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Targeted Interface

IP.com Disclosure Number: IPCOM000013055D
Original Publication Date: 2001-Jun-16
Included in the Prior Art Database: 2003-Jun-12
Document File: 3 page(s) / 55K

Publishing Venue

IBM

Abstract

Disclosed is an extension to object-oriented programming languages which allows access to class members to be restricted to specified classes or groups of classes. In the context of C++ a class member can only be public or non-public (ie., protected or private). If a class member is made public then any class can in principle access that member. Allowing full public access can increase the chances of an unwanted side-effect, especially if the application is large and involves many programmers. Full public access might also seem a bit 'unnatural' in that in some situations it only makes sense to allow a limited number of other classes access to the class member in question. The C++ keywords public , protected and private are called member access specifiers. The essence of the disclosure is to introduce a fourth type of specifier to allow access of specified class members to other classes that are not derived from the class in question. This 'targeted interfacing' could be implemented in one of two ways: 1. Give the name of the targeted class in question. For example, if a class called ClassA has a method called methodX to which objects of a second class, ClassB , are to be granted access, then ClassA could be defined in the following manner:

This text was extracted from a PDF file.
This is the abbreviated version, containing approximately 54% of the total text.

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Targeted Interface

Disclosed is an extension to object-oriented programming languages which allows access to class members to be restricted to specified classes or groups of classes.

     In the context of C++ a class member can only be public or non-public (ie., protected or private). If a class member is made public then any class can in principle access that member. Allowing full public access can increase the chances of an unwanted side-effect, especially if the application is large and involves many programmers. Full public access might also seem a bit 'unnatural' in that in some situations it only makes sense to allow a limited number of other classes access to the class member in question.

     The C++ keywords public, protected and private are called member access specifiers. The essence of the disclosure is to introduce a fourth type of specifier to allow access of specified class members to other classes that are not derived from the class in question. This 'targeted interfacing' could be implemented in one of two ways:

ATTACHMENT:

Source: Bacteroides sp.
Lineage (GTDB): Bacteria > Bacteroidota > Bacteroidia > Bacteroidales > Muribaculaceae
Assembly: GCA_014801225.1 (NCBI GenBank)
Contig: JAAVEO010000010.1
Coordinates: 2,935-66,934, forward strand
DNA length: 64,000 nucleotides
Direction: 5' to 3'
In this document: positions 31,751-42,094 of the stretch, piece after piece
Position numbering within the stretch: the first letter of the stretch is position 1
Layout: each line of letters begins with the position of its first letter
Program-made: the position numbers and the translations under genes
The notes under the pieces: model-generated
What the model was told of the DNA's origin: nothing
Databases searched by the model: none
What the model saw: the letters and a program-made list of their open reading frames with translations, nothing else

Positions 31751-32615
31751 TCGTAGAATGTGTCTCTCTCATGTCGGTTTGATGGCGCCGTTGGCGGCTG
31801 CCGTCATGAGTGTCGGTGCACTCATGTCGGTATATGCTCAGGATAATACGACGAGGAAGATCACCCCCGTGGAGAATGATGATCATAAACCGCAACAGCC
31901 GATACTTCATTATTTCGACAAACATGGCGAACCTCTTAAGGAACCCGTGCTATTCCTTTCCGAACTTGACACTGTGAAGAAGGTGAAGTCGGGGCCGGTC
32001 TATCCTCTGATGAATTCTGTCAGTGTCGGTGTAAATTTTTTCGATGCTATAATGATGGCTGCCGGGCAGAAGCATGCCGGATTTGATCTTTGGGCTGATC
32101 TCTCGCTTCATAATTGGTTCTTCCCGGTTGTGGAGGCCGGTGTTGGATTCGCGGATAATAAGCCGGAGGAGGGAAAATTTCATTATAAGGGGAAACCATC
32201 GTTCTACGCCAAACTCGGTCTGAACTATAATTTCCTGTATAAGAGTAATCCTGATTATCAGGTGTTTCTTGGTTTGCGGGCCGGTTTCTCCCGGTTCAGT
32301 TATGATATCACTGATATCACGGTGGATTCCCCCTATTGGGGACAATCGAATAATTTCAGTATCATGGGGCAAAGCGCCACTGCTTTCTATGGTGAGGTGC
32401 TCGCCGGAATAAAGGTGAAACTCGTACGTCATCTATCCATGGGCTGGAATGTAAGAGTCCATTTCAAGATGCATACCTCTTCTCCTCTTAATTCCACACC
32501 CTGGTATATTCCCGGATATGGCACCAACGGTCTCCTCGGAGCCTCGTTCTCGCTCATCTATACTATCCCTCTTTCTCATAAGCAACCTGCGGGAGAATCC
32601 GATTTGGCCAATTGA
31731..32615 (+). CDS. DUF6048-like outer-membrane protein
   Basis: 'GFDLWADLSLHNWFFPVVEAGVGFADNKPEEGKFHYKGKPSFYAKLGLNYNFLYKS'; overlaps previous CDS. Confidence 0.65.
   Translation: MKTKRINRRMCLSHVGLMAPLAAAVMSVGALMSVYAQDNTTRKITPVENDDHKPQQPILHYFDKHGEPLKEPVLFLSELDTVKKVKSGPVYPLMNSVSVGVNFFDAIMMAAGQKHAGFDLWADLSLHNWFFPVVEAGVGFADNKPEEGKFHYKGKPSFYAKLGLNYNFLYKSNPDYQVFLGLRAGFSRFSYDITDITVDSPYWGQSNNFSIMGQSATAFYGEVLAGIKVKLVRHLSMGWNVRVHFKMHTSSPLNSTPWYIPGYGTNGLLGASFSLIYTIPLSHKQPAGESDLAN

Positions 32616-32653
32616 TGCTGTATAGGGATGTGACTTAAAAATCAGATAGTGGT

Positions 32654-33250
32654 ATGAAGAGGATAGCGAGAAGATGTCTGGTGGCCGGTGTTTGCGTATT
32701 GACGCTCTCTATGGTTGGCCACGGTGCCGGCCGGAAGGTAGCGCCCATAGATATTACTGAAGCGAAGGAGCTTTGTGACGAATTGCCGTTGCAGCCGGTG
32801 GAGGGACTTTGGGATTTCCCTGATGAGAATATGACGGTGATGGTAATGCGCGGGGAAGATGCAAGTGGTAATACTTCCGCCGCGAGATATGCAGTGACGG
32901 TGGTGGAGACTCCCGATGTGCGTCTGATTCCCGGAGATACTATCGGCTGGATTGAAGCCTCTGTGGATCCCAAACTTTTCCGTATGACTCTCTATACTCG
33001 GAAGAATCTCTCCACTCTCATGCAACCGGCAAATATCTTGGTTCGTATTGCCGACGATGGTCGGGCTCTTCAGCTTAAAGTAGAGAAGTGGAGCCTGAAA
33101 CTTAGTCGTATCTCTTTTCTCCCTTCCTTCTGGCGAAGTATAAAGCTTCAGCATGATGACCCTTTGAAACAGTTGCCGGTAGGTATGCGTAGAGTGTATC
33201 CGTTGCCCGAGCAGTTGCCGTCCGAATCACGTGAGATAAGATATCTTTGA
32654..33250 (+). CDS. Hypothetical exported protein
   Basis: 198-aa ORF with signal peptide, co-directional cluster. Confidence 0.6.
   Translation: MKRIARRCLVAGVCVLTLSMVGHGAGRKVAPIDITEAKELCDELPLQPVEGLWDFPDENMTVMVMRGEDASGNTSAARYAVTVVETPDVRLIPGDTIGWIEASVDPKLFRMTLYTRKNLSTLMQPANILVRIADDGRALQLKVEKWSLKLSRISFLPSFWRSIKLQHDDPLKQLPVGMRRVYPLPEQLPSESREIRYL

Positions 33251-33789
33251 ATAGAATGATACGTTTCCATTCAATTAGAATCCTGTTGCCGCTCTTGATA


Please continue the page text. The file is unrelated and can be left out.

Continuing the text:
1. Give the name of the targeted class in question. For example, if a class called ClassA has a method called methodX to which objects of a second class, ClassB, are to be granted access, then ClassAcould be defined in the following manner:
class ClassA
{ public:

// public members.

ClassB:

void methodX(void);

protected:

// protected members.

private:

// private members. };

2. The second method for targeted interfacing (termed 'groupwise access') is somewhat akin to the file access modes in UNIX*. The idea is that one or more classes can be designated as belonging to a certain group (and the same class could be allowed to belong to more than one group). Then the member access specifier gives the name of the group which is allowed to have access to the class member. All classes belonging to the group are then allowed to access the named class members. For example, three classes ClassB, ClassC and ClassD are made to belong to Group GroupJ with a command such as:
group GroupJ ClassB, ClassC, ClassD;

     Then, in the definition of ClassE, methodY is made visible to members of GroupJ, and no other classes, by writing the following:
class ClassE

1

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{

public:

// public members.

GroupJ:

void methodY(void);

protected:

// protected members.

private:

// private members. };

Points to note:
1. Method (1) for implementing targeted interfacing is a short-hand version of method
(2) in which only a single class belongs to a group.
2. The illustrations above used methods but targeted interfacing could just as easily be applied to any class attribute (eg., an int or float etc).
3. C++ provides the friend keyword which allows a second class to have access to the members of a given class. However, the class named as the friend has access to all the members of the original class, including the private ones. This erodes the object-oriented principle of encapsula...